by Thu Huong Le
HA NOI — While Le To Uyen has a degree in economics, in 1996 she chose to start working as a professional housekeeper/cook and nanny for foreign families in Ha Noi.
Despite the perception that housework is a low-level job, Uyen is still on the job after 16 years. She makes about US$300-350 (VND6-7 million) a month working full-time.
The most important characteristics for the job, she says, are honesty and hard work.
"Besides English, we need excellent culinary and child-care skills since most families have been living overseas in countries where domestic help is highly capable," Uyen said. "For example, you even need to learn how to perform first-aid when something goes wrong with a child."
Unlike in Singapore, Hong Kong, Thailand or the Philippines, housekeeping in Viet Nam is often not viewed as a serious profession.
"Family members are expected to help out in the house," said Mike Langrish-Smith, managing consultant for Maid in Viet Nam Company Limited, which provides housemaid training and hire services in Ha Noi.
"People who come here from other parts of the world are often quite disappointed at the relatively low level of domestic service available here."
Maid in Viet Nam, which opened in 2,000, claims to be first licensed house-maid operation in Viet Nam. It caters mostly to foreigners.
Those who sign up at Maid in Viet Nam must have relatively good English or another foreign language. They undergo one-week of basic training and longer specialised courses if they want to become a nanny, cook or housekeeper.
They are also supervised at their first job by someone from the company.
"Often Vietnamese domestic helpers ignore the threats from bacteria, viruses, cross-contamination and personal-hygiene, which can be problematic in a hot climate," Langrish-Smith said. "Our staff have to study health and hygiene, kitchen management and household safety as basic training."
The training even includes instructions on how to lift heavy loads, and how to use stairways, ladders and fire extinguishers correctly to ensure their own safety and the safety of others.
Maid in Viet Nam has about 20-25 people on its full-time payroll, and another 100 working as part-time or temporary staff. The full-timers earn up to $400 per month, depending on their experience and language competency.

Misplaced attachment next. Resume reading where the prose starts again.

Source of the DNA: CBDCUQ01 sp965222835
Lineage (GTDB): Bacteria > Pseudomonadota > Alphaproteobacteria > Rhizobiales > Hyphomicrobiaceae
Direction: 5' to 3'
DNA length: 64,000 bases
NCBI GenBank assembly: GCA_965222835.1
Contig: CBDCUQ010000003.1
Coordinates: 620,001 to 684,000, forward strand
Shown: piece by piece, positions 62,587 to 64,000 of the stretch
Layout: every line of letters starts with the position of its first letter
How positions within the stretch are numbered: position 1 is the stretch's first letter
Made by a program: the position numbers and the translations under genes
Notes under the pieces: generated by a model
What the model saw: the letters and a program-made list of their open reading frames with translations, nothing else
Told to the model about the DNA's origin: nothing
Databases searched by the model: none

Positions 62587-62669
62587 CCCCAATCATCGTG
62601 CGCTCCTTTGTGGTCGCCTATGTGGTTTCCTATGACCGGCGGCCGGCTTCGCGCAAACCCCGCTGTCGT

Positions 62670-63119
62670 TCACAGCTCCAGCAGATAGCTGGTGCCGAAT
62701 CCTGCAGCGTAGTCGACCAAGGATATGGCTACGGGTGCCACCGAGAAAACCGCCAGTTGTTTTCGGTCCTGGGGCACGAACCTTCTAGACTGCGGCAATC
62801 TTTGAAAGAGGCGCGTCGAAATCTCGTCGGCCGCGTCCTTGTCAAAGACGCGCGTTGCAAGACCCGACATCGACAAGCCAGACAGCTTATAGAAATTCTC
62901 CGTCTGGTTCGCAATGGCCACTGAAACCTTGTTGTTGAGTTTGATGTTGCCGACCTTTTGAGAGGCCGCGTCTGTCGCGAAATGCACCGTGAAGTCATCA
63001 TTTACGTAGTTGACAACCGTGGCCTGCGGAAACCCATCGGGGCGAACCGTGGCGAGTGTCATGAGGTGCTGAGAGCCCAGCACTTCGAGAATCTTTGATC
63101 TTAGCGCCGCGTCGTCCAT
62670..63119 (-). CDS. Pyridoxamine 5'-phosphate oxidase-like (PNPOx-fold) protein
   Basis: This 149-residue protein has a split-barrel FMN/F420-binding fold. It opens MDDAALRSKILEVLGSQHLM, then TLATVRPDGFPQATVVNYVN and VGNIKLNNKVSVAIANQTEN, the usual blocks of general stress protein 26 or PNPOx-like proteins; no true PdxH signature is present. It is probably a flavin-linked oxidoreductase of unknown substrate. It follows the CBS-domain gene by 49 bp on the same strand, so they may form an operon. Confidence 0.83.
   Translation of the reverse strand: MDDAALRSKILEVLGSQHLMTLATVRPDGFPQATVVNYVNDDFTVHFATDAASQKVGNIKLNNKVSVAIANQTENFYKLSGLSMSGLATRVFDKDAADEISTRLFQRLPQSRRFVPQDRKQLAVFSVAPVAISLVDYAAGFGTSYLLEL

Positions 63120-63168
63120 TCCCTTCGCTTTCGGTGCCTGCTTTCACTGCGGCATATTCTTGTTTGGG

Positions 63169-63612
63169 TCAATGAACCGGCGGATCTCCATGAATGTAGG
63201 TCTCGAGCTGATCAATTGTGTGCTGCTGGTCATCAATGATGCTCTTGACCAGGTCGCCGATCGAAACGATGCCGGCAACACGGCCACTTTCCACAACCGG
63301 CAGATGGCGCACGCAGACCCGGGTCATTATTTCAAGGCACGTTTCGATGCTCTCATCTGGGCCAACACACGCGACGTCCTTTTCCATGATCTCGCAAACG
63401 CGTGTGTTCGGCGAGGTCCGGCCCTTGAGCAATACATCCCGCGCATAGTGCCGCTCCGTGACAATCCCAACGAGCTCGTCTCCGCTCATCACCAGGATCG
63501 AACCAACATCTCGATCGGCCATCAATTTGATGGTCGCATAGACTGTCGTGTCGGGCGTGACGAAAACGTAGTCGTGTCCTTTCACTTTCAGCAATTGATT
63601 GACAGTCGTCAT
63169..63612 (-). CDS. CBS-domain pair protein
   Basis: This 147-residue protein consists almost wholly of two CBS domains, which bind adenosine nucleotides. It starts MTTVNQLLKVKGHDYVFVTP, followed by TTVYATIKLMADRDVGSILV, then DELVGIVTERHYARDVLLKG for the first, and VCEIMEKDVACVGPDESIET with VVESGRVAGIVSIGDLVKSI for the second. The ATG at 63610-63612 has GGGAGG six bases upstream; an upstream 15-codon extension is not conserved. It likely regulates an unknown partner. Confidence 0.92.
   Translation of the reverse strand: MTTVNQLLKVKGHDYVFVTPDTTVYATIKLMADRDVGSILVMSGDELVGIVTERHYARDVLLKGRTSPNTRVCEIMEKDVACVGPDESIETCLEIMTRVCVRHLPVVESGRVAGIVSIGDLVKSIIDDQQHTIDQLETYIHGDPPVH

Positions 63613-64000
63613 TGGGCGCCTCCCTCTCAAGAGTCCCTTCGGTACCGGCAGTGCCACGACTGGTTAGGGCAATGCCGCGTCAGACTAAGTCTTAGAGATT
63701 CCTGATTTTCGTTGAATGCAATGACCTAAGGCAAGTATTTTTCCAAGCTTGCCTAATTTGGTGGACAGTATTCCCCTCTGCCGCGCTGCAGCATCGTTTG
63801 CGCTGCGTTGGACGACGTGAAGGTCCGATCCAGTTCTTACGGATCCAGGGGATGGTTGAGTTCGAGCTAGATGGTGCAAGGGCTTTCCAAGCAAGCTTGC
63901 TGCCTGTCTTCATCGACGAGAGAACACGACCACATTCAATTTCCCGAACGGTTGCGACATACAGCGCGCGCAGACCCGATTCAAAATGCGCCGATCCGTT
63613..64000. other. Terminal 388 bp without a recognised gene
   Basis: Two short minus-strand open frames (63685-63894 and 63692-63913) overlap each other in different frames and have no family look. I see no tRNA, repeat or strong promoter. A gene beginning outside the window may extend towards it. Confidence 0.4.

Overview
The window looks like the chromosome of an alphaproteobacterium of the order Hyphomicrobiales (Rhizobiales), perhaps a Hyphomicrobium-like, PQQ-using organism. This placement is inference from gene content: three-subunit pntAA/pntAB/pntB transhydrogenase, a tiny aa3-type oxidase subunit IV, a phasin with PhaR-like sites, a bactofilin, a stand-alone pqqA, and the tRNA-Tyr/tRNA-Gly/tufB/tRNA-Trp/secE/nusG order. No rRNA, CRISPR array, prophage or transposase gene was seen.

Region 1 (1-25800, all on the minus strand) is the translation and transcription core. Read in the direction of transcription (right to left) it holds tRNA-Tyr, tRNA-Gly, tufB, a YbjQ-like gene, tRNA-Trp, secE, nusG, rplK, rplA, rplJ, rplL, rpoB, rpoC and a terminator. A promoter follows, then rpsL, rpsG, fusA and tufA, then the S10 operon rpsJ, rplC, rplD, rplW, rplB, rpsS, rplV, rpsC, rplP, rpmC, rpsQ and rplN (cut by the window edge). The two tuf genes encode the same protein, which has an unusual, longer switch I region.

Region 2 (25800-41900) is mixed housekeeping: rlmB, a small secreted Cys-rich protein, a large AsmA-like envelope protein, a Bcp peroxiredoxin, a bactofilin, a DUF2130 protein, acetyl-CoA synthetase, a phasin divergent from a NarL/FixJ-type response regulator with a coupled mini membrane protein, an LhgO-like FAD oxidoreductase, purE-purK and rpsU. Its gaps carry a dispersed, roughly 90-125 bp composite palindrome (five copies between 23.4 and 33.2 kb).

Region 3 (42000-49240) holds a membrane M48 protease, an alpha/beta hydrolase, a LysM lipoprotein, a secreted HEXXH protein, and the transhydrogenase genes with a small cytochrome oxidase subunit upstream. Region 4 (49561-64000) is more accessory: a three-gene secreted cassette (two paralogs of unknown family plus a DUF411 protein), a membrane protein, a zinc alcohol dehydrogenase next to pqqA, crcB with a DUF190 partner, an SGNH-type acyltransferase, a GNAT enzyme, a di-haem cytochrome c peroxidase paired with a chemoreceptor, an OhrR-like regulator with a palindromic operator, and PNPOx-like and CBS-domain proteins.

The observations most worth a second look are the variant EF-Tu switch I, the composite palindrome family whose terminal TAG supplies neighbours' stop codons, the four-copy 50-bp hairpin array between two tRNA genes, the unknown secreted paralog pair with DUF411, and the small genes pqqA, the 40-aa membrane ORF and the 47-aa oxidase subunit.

In recent years, several maid services have opened up, catering to middle and upper class Vietnamese families whose requirements are quite different from foreign families, especially where child care is concerned.
In 2007, the Ha Noi-based Employment Centre offered a class in co-operation with the women's associations in Hoa Binh, Phu Tho and Vinh Phuc.
Women were taught how to operate basic home appliances in addition to communication skills, such as how to relate to the heads of families.
But after four months, the centre had to close. Other centres could not recruit enough learners as most people still thought the job does not require any special skills.
Tran Thi Diem Chau, general director of Promaid in HCM City, which provides services for both individuals and companies, said that her company found it difficult to recruit highly qualified maids for foreigners since.
"Many foreign households here have to hire housekeepers from the Philippines because they can speak better English," she said.
Now in her 50s, Nguyen Ngo has been working as a housekeeper since 1997. She earns about VND12 million ($600) a month working for two families.
Nguyen said foreign families often had very strict requirements in regards to cleanness. She also complained that the work was unstable since foreign families usually only stayed for a limited period.
Asked whether she had encountered any cultural differences, she said that once she was scolded by her boss for not buying enough ingredients for a family party.
"I thought that I was good at saving costs, but he told me that I should not do that," she said. "It was his party, not mine."
Jamie Hills, a 45-year-old Australian who has been living in Ha Noi for three years, said his girlfriend sacked about four housekeepers in China but was able to find the right one after the second try in Ha Noi.
"Having a housekeeper is an extremely personal thing," he said. "You have to find someone that you are comfortable with. Definitely housekeepers are much more friendly in Ha Noi and much more willing to work with you." — VNS